How dare you? How dare you tell constituents what they are to say?

Turning to Micheál Martin, another constituency rival, she added: “We’ve got [the Fianna Fáil leader] saying the party are not going there on this issue. But with respect, 12 people a day are going there – there being the UK.”

As she put it to us last year: “I wanted to get involved in politics because I’m just kind of tired of middle-aged men pissing away my future all the time.”

But Bogue says she is realistic about her electoral chances in Cork South-Central, dubbed the “group of death” after constituency changes left five high-profile TDs to battle for four seats.

Maybe people will turn around and want something different, but for me it’s about getting a good showing and proving that people do care about the issues we’re talking about.

If elected, she says she will donate €25,000 of her TD’s salary back to the constituency.

One of the points I’m trying to make is that a lot of people my age are going into careers where they’re making less money than their colleagues just because they’re younger, and that’s unfair.
I’m part of a generation that’s been ignored and spun lies about the recovery. Not many people I know feel this recovery.

The sentiment is one shared by Claire Kerrane, a 23-year-old Sinn Féin candidate in Roscommon-Galway.

Now in her final year of a teaching master’s at NUI Galway, the Tibohine native is combining canvassing with teaching practice at a school in Roscommon town.

“Probably the only reason I’m still here is because I’m in education,” she says.


When I’m finished my teaching practice – if I don’t get elected – I know I’m unlikely to get a job with enough hours to keep me going.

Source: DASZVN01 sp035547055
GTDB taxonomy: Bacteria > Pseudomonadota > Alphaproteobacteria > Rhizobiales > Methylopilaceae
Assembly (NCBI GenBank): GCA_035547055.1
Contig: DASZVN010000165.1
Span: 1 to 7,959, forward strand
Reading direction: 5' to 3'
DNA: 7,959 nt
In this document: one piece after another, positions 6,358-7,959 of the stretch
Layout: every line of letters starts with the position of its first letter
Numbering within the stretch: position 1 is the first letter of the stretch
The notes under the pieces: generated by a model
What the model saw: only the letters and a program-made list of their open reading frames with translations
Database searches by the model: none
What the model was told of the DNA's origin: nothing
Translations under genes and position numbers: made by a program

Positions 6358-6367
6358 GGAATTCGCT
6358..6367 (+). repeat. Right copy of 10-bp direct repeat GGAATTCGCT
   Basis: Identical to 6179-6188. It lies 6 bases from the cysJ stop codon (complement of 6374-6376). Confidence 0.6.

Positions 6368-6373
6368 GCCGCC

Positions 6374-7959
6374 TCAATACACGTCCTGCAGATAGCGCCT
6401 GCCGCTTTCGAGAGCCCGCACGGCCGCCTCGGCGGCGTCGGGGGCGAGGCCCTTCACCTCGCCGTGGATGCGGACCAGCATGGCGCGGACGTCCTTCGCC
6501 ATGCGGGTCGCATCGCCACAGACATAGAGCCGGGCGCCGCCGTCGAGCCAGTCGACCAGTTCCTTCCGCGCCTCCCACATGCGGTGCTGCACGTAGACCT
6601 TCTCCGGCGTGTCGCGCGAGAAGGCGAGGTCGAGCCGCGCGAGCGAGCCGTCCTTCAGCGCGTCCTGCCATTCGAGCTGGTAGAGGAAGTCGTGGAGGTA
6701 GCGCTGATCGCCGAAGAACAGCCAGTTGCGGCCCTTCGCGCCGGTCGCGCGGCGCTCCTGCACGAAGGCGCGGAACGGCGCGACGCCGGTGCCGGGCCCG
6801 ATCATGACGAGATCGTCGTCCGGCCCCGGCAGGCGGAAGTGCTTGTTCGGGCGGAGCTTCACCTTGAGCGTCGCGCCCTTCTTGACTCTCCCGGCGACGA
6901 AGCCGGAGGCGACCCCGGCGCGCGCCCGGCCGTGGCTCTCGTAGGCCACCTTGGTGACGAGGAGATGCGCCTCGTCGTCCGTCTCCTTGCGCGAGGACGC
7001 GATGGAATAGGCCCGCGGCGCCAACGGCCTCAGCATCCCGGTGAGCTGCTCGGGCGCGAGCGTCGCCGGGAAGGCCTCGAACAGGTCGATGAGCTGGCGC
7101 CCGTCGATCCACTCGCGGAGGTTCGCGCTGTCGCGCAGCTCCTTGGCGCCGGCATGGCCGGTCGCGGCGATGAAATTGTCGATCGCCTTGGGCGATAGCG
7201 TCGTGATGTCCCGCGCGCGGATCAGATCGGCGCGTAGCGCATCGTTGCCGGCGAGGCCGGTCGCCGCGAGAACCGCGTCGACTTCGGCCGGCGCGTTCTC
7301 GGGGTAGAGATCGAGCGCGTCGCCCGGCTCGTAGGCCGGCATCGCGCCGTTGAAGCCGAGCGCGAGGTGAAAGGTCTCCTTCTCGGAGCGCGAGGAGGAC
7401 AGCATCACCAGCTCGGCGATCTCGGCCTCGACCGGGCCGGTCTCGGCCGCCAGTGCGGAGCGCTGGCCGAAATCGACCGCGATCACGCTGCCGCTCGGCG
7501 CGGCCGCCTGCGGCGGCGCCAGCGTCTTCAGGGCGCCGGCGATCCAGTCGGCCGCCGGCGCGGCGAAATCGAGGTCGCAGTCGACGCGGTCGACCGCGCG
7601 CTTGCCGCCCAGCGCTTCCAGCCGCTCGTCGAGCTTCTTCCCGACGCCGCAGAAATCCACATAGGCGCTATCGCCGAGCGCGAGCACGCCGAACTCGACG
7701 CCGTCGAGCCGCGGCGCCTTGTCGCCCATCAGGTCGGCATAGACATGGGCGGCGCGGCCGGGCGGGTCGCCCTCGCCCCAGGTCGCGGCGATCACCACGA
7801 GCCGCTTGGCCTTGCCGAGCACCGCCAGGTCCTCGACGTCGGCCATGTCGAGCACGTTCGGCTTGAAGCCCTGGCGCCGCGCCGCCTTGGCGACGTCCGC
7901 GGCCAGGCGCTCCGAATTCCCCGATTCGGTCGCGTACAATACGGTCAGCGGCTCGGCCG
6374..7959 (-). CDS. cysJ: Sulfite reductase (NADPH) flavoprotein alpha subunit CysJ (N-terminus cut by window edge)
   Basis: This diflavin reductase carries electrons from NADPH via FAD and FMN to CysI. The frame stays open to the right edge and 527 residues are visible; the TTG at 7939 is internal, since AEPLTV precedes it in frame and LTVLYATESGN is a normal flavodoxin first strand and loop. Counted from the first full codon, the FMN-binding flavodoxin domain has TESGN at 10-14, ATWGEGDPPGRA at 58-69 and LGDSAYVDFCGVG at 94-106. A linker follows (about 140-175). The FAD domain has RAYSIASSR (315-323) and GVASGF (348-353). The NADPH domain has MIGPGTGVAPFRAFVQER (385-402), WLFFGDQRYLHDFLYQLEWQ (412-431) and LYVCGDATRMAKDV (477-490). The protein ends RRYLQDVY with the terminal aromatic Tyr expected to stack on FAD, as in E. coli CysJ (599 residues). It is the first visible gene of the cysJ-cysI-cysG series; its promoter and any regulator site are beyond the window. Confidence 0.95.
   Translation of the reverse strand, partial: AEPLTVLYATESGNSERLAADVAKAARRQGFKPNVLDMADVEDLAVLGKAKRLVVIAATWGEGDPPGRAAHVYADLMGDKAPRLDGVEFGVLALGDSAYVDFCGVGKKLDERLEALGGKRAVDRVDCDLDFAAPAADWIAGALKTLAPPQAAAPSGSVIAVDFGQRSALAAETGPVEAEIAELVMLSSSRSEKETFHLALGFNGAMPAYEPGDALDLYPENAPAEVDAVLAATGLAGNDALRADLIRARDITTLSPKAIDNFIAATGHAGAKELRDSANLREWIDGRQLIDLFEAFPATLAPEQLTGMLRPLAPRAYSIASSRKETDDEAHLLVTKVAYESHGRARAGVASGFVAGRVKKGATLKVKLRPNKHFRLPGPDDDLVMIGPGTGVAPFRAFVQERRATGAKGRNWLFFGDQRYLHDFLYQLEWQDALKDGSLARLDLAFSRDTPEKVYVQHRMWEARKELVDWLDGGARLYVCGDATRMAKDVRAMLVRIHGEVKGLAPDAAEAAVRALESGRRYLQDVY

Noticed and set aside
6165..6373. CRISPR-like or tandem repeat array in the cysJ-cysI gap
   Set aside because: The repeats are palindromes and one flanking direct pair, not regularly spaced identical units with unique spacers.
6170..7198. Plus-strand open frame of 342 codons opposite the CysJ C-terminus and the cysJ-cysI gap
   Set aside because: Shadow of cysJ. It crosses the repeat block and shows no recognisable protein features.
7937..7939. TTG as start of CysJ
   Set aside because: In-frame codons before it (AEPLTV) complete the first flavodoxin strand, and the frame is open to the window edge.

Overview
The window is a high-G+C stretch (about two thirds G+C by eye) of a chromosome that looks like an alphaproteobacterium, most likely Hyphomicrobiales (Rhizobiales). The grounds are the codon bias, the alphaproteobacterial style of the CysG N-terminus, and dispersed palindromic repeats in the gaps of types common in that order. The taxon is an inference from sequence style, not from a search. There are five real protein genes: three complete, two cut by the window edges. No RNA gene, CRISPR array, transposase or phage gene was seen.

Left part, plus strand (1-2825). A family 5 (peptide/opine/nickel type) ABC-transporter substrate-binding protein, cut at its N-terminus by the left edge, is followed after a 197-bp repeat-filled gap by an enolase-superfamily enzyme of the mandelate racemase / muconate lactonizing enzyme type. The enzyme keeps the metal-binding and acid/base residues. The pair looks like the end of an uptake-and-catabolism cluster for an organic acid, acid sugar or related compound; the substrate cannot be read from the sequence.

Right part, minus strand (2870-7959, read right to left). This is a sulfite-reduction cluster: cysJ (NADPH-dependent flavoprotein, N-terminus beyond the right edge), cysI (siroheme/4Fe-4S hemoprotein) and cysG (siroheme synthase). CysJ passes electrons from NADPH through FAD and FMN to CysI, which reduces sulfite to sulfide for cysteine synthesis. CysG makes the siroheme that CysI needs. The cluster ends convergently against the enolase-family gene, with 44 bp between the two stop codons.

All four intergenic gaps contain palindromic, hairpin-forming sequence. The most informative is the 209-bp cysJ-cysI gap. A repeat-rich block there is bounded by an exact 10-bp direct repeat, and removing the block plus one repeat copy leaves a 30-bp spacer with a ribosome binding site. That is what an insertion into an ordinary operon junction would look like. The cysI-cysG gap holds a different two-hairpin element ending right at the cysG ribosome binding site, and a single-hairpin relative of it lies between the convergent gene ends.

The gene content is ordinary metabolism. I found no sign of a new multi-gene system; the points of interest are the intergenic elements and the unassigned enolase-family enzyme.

My friends are all living in London, Australia and America. None of them wanted to emigrate. They have degrees and they were forced to leave. They’ve all left families behind.
There are no job opportunities for us here in the west. I’m the last of the gang left here.

A local issue is what first sparked Kerrane’s interest in politics: she campaigned against plans to build a waste plant in the area and felt Sinn Féin was the only party that listened to residents’ concerns.

They were the only ones who stood with us and that meant a lot.

But the party has never had much success in the constituency, she admits.

Count Plunkett, father of executed 1916 leader Joseph Mary Plunkett, became the only Sinn Féin candidate in history to ever win a seat there when he was elected to the House of Commons in 1917 on an abstentionist ticket.

Kerrane is optimistic, though, and hopes to be in with a chance for the third seat.

Our chances are looking better than they have in recent elections. We had a Leitrim man standing for us here last time and I think some people weren’t too keen about him not being local.

She got her first start in politics as a secretarial assistant to former local TD Luke ‘Ming’ Flanagan – an experience she describes as “invaluable”.

There’s no better place than a constituency office to learn about the issues on the ground.

She says she also has “great admiration” for Gerry Adams, who joined her on the campaign trail last week.

A lot of people mention Mary Lou [McDonald as a potential Sinn Féin leader] and I’m sure she will head the party one day – there’d be no better woman to do it – but Gerry is very well regarded on the ground.
It’s the media that try to portray him in a negative way.

In Dublin Central, another young candidate offers a different perspective.

Kerry Guinan is a 23-year-old artist and bar worker living in Stoneybatter.

The NCAD graduate is running on an independent platform focusing on culture and the need to “dismantle classist cultural value systems by creating a radical new art structure”, as her manifesto puts it.


She proposes to “abolish education barriers to art work” by introducing free state art training programmes for all ages and “dissolve public art institutions that produce class”, including the Arts Council, Culture Ireland, the Institute of Art and Design and NCAD, her alma mater.